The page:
With the premise of “1980s American armored brigade prepares for World War III, only to get timeshifted back to World War II”, I couldn’t not check out Daniel Gilbert’s Raider Brigade: Into A Time Warp when I saw it. While my reading experience is broad enough that this is strangely not new to me (the Kirov series timeshifted a modern brigade into the past twice), examining it was inevitable.

Unfortunately, this is rather lacking in execution, even compared to the Kirov series. The enthusiasm is there and the concept is still amazing, so I don’t want to sound too hard. But the prose is very rough and there’s as much time spent on the operations order given before the battles as there is on the (predictably one-sided) battles themselves. A too-large portion of the already short book is devoted to pictures and footnotes, giving this near-Richard Rohmer levels of “padding to substantive content”.

Even at the basics, this falls short. Descriptions are either too short or too long in that “I know what all the acronyms mean, and I’ll tell you in a footnote” way. The dialogue well, leaves something to be desired. And a lot of it is just well, incoherent. There’s no other way to put it. So, with a heavy heart, I’d say that this does not live up to its concept and is not recommended.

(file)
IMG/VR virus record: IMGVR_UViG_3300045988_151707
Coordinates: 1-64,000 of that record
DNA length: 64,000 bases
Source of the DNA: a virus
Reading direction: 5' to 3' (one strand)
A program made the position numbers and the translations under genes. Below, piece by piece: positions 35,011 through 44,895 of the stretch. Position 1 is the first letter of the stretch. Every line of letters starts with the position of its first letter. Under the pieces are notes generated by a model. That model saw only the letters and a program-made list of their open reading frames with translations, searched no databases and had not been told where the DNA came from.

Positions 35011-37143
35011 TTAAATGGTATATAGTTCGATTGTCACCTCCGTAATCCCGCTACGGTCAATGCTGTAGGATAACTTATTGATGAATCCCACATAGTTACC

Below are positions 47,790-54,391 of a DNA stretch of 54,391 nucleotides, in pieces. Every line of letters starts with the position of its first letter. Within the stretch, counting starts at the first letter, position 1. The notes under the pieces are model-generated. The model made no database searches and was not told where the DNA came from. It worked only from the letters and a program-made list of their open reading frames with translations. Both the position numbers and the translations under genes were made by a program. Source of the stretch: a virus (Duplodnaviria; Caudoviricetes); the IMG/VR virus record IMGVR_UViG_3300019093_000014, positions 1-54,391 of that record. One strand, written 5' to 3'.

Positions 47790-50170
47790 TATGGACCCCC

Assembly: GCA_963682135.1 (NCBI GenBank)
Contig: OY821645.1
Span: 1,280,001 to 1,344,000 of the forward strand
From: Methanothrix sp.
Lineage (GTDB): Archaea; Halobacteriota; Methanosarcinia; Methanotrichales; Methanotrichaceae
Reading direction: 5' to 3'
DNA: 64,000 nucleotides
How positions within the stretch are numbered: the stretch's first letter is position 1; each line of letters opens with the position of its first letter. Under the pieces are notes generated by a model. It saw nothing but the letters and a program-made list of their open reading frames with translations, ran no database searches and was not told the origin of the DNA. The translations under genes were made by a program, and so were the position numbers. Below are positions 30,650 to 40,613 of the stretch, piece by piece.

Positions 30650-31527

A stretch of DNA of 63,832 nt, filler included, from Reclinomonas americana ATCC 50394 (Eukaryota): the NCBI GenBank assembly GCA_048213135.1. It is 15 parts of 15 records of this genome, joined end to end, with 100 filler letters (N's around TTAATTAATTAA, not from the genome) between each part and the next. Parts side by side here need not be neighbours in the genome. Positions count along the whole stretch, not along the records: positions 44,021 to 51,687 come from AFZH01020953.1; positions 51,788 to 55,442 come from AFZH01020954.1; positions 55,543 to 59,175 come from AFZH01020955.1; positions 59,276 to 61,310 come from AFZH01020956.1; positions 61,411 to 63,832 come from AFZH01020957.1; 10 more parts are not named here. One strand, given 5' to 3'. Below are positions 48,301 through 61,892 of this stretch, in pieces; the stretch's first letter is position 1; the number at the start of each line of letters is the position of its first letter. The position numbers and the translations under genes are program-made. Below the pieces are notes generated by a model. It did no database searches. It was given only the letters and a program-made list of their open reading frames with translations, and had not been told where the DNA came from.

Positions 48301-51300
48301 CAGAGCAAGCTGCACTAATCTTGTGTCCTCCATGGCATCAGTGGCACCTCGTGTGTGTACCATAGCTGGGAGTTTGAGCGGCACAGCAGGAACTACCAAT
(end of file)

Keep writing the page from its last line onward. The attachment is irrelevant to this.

Review: The Suriname Job

The Suriname Job

Vince Milam’s The Suriname Job is the first book in the Case Lee series of thrillers. In a very crowded field, it only stands out in a few ways. The first is its very format. This is told in a first-person, “hardboiled” narrative style. It’s different than a lot of cheap thrillers, but I’m not sure it’s for the better.

The second is a bigger issue, and that’s that the action isn’t very good. It’s basically flat, which isn’t what you want to feel when you read a cheap thriller. The third is that the plot is a little too mundane, which isn’t necessarily a bad thing in and of itself but drags it down even more when combined with the poor action. With these issues in mind, I’m not exactly eager to read the later books in the series.

Review: The Wildered Quest

Throne of Eldraine: The Wildered Quest

Kate Elliot’s The Wildered Quest is a Magic: The Gathering tie-in ebook that reflects a dramatically different game from the last two I’ve reviewed on this blog.

Since I last looked at Planeswalker, a lot has changed in the lore of Magic: The Gathering. The Urza-vs-Phyrexia conflict concluded at the beginning of the 2000s, and then the wheels sort of spun until Wizards of the Coast made a massive change with the Great Mending, an event that reduced planeswalkers from near-divine immortal superbeings to considerably more “normal” people with the ability to teleport between dimensions.